If truth be told though, my football fanaticism is firmly entrenched in college football.  I love the electricity, I love the pageantry, and I love my Oklahoma Sooners!  I take it seriously, I take it personally, and I’m not the calmest of fans.  I’ve broken lamps and tables during Sooner losses and I’ll argue OU’s storied status till the Sooner Schooner comes home…with anyone.  In many ways, I make my own life difficult considering I’m a Sooner living in Austin, Texas.   It’s not easy, but most of the time it’s fun.  Until we lose.  Even then, I take my coffee like I take my crimson:  with cream.


I still remember walking to home games in Norman, driving to Dallas for the OU-Texas shoot-0ut, and attending many Sooner bowl games, including the Boise State Fiesta Bowl loss and the National Championship game against Florida.  Smitty surprised Kristen and me with the trip, and even though OU lost to the Gators, it will always be one of my most treasured memories.  It was a Bucket List item and I’m so grateful I got to check that one off.


Now, many years later, Kristen is going to Sooner home games and the annual Red River Rivalry.  I am thrilled that she is following in my footsteps and that she loves football, but what makes me especially proud is that she’s making tracks all her own.  She’s interning for the OU Athletic Department, is a “stat runner” between OU and ESPN during Sooner home games, and she gets to attend Bob Stoops’ press conferences every week.  I’m  very proud and a little jealous!


It all goes back to the fact that I love sports in general.  I’m not an athlete per se, but I am a decent tennis player and golfer and was a pretty good snow skier back in the day.  I sat on the OU Athletics Council next to Barry Switzer, covered sports as a journalist,  promoted them as a publicist, and now follow them passionately as a fan.  I am not just a fan, I’m a fanatic!


What I don’t like is that, in many ways, sports, and football in general, have become just another big business full of people short on loyalty and big on doing whatever it takes to win.  I remember the days when players and coaches stayed with a team for entire careers.  Today it’s hard to keep up with who plays where or who coaches what team.  Maybe that’s why Tim Tebow struck such a positive chord with fans last year.  Here was a man…a true gentleman…who, despite being a real-life champion, was just as committed to high morals as he was to high scoring wins.  He also wasn’t afraid to talk about God, family, and clean living and I for one found him inspiring and refreshing.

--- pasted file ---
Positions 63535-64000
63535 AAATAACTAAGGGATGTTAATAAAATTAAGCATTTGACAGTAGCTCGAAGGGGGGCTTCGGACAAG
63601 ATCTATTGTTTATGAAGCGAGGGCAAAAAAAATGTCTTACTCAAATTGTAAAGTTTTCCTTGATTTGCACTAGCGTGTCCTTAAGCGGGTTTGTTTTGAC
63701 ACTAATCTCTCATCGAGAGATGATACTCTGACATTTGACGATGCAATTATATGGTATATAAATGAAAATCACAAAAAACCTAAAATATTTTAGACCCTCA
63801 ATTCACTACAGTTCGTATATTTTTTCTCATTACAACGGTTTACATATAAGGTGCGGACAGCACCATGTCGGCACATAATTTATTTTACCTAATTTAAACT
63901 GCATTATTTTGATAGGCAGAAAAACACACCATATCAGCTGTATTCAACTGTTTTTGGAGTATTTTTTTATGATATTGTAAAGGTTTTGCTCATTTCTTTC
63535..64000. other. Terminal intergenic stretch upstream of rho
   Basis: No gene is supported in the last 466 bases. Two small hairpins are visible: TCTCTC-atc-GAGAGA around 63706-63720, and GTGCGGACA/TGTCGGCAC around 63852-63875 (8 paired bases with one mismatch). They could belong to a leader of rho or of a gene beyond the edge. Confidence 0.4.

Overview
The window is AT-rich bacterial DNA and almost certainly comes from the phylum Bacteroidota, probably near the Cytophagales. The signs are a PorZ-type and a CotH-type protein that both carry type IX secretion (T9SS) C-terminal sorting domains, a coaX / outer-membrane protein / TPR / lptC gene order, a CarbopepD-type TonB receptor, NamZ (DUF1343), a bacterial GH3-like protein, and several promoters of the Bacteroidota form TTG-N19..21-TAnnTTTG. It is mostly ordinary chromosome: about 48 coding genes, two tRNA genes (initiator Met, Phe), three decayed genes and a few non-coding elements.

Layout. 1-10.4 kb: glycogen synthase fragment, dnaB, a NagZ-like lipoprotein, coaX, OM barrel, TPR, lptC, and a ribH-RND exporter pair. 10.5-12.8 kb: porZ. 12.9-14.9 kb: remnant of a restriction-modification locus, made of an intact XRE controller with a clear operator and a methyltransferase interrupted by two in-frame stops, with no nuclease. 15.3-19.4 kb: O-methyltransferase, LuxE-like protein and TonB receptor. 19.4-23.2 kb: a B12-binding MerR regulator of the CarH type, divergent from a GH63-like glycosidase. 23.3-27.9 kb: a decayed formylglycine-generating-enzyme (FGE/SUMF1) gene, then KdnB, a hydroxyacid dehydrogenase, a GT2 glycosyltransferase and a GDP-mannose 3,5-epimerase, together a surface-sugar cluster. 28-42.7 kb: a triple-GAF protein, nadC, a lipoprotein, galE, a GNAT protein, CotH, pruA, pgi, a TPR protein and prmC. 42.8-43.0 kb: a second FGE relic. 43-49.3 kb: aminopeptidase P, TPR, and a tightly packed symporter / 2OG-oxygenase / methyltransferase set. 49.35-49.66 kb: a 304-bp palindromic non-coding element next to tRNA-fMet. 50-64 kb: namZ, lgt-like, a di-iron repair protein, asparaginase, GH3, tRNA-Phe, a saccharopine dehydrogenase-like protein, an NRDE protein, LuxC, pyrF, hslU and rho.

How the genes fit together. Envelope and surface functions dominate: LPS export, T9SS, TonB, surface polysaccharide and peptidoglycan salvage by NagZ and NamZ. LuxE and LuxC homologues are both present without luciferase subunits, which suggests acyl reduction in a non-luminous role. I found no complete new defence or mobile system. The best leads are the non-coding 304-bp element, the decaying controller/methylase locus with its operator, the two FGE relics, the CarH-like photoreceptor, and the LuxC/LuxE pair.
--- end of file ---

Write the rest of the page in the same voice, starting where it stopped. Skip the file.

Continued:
So this weekend this couch potato is so looking forward to sitting back, watching pre-game shows with my coffee and then anxiously waiting for kick-offs with maybe some queso and Buffalo wings.  It’s where you’ll find me every Saturday until January.  Are you ready for some football?!


Tuesday’s Tip August 28, 2012

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Liza’s Lamp August 27, 2012

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“Nostalgia is a denial of the painful present.”  Midnight in Paris movie




I was watching the movie “Midnight in Paris” recently and that quote struck me.  As many of you know, I’m a very nostalgic person but not because my present is painful.  I’m just very sentimental.  I have many friends who are as well, and my friend Liza is the perfect example. 


I’ve known Liza for 15+ years now and have always loved being around her.  She is funny, she is talented, she is genuine, and she’s a great mom.  All of this has now made her somewhat famous.